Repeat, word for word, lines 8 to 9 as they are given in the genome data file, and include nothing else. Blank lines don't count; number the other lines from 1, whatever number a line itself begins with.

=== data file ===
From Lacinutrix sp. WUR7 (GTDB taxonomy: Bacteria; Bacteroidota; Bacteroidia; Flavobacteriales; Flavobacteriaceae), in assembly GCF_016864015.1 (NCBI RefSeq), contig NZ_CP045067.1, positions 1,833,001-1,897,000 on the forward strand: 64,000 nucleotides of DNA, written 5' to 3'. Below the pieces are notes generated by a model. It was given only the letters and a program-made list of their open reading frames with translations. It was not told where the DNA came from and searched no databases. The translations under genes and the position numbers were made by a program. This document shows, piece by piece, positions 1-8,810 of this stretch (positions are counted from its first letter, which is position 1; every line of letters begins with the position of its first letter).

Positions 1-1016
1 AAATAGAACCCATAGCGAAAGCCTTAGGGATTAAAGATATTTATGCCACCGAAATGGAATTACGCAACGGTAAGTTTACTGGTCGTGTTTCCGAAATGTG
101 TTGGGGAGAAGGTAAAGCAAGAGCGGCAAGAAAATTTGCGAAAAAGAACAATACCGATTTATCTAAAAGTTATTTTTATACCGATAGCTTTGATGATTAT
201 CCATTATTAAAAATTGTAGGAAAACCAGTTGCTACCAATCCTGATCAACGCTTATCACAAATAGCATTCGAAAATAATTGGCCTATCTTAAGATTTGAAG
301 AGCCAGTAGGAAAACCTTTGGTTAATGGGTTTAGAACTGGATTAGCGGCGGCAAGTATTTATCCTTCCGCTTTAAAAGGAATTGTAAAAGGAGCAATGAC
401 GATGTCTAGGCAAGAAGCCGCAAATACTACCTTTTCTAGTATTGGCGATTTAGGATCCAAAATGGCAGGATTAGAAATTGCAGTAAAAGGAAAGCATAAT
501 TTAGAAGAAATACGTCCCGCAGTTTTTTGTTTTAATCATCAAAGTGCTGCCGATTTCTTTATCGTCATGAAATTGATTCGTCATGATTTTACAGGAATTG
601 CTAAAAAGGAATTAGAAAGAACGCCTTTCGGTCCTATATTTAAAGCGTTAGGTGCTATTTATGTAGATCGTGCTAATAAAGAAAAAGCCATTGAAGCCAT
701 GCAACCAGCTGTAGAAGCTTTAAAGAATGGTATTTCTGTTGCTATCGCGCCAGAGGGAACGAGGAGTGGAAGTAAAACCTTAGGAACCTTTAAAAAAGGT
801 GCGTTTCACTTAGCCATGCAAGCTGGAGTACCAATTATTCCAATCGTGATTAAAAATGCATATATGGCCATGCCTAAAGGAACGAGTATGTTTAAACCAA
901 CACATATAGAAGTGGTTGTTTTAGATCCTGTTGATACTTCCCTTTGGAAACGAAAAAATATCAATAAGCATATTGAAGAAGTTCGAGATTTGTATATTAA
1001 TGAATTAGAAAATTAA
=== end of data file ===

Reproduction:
501 TTAGAAGAAATACGTCCCGCAGTTTTTTGTTTTAATCATCAAAGTGCTGCCGATTTCTTTATCGTCATGAAATTGATTCGTCATGATTTTACAGGAATTG
601 CTAAAAAGGAATTAGAAAGAACGCCTTTCGGTCCTATATTTAAAGCGTTAGGTGCTATTTATGTAGATCGTGCTAATAAAGAAAAAGCCATTGAAGCCAT